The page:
Certainly, the families of the nine people who were killed at the Emanuel Church didn't offer forgiveness to Dylann Roof because they thought--or even hoped--that their actions would bring about any large-scale social or political change. As sincere disciples of Jesus Christ, they undoubtedly just wanted to follow the Savior's teachings about forgiving others who cause hurt or harm. But their expression of forgiveness had the effect of softening the hearts and opening the eyes of South Carolina's governor and many state legislators, who then removed a longstanding source of pain for African Americans: the state-endorsed flying of the Confederate flag on the Capitol grounds.

The families' expressions of forgiveness for the gunman had another widespread, positive effect too. After the murder of the nine Emanuel Church members, Charleston didn't see the rioting and violence that Ferguson, Missouri, and Baltimore, Maryland, had had within the past year after the deaths of unarmed black men in run-ins with police. South Carolina state Senator Tom David observed that the "grace freely given" by the families of the Emanuel Church victims resulted in a statewide groundswell of love for neighbor and compassion. (This quote and some of the other quotes by state senators that I've included in this post are from a newspaper editorial: "Their grace, not S.C. killer's sin.") ABC News,, also reported that "experts say that immediate forgiveness probably helped to forestall reactionary violence in Charleston, denying Roof the race war that police said he told them he wanted to start."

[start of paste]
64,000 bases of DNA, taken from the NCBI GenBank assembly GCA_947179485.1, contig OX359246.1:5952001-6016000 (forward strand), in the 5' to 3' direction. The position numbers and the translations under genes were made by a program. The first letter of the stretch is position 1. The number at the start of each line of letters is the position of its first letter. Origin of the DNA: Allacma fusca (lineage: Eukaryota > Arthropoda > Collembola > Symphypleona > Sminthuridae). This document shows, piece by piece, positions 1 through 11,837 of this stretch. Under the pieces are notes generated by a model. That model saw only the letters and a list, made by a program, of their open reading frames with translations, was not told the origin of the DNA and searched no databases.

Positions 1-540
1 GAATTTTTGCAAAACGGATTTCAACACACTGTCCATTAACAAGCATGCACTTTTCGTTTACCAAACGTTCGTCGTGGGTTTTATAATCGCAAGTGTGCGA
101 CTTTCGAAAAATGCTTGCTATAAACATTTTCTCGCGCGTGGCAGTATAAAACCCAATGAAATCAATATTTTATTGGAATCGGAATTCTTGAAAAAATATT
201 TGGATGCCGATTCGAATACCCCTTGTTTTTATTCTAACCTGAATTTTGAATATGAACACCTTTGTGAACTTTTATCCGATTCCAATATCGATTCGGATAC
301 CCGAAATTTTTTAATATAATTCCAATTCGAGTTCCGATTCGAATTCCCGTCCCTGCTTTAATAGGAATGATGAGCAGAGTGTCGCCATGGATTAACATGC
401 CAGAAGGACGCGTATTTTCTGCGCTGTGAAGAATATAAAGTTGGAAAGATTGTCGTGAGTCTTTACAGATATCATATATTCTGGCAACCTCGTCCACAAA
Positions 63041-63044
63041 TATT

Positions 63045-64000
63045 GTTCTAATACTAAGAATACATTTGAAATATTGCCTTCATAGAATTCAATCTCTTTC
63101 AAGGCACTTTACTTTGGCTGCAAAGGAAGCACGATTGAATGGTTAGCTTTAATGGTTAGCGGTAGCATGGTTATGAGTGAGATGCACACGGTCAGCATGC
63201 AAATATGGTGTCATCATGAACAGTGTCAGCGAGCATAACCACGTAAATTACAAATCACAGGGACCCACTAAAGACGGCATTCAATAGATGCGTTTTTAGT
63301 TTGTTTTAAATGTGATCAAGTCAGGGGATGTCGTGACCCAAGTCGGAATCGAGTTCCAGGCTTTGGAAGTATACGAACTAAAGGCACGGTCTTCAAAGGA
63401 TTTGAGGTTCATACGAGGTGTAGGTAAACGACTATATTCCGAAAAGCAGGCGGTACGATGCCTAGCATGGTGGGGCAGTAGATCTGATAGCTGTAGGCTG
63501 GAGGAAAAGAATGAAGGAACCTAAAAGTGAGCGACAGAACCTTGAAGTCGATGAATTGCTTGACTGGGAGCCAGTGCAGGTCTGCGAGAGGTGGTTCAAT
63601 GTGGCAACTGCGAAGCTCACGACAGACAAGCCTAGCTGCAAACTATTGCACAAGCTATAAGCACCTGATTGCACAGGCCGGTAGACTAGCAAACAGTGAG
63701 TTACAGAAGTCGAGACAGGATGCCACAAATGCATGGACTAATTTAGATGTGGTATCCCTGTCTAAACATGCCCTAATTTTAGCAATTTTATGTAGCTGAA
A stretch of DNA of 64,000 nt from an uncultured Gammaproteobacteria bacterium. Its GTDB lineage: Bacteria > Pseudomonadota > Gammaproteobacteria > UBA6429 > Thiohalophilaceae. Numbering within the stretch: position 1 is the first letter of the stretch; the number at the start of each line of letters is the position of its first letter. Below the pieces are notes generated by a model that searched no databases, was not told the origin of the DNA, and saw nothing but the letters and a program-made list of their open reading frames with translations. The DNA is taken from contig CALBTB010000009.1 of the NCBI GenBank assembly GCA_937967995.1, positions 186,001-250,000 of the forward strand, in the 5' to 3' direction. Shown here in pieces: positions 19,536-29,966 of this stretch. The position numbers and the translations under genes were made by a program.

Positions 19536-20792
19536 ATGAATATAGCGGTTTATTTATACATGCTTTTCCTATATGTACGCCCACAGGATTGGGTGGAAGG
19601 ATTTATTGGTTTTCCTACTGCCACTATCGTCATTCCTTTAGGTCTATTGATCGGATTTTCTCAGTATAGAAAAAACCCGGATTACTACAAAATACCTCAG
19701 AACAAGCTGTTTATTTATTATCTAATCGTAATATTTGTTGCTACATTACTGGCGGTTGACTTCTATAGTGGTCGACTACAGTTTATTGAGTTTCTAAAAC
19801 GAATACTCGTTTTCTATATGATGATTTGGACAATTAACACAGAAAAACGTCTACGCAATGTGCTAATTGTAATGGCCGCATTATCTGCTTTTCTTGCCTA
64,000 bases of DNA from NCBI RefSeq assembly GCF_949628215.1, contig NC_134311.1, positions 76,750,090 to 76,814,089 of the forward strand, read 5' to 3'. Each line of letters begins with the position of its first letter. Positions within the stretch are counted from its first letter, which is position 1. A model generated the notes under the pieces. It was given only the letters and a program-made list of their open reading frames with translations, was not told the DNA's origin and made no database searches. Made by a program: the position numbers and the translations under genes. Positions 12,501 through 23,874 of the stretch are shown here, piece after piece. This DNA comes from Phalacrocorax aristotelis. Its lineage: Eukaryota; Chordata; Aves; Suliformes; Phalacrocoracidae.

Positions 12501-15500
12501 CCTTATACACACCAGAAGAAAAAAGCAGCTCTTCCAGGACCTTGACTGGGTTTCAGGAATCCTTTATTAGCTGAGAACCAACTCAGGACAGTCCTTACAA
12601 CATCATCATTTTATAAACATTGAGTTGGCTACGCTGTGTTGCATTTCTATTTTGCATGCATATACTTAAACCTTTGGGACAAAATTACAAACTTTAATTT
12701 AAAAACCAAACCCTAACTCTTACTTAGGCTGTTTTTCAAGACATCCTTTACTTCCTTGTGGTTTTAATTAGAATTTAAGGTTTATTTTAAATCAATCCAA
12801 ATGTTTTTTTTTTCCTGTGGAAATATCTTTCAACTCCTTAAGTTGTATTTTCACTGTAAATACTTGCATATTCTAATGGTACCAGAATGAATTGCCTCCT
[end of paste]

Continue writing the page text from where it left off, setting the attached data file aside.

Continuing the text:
Though we can see that forgiveness can sometimes have a powerful effect on communities--and even states!--its power is usually felt on a personal or family level. There is amazing power for good that can be unleashed in individuals and families when we and other people forgive people who have wronged or hurt us.

--Forgiveness has the power to heal or maintain health.

Bitterness over the wrongs that others have inflicted on us can consume us. Dr. Fred Luskin of Stanford University wrote in his book Forgive for Good, "Besides anger and hurt, the loss of joy, love and intimacy mar the lives of those who do not forgive" (as quoted in "Man exercises a year of forgiveness after drunk teen driver kills wife, two children"

On the other hand, the forgiveness we extend to others can help us heal from the hurt they have caused us. By choosing to not dwell on and hold grudges about the inconveniences, disappointments, hardships, losses, or anguish that others have brought into our lives and "pray[ing] for them which despitefully use [us]" (Luke 6:28), we put ourselves on the path to spiritual, emotional, and psychological healing and health.

The ability to forgive others also has an impact on our physical health. Researchers on forgiveness (which has become the subject of hundreds of scientific studies since the mid-1980's) have found that the inability to forgive raises blood pressure, lowers immune response, and can cause or worsen depression.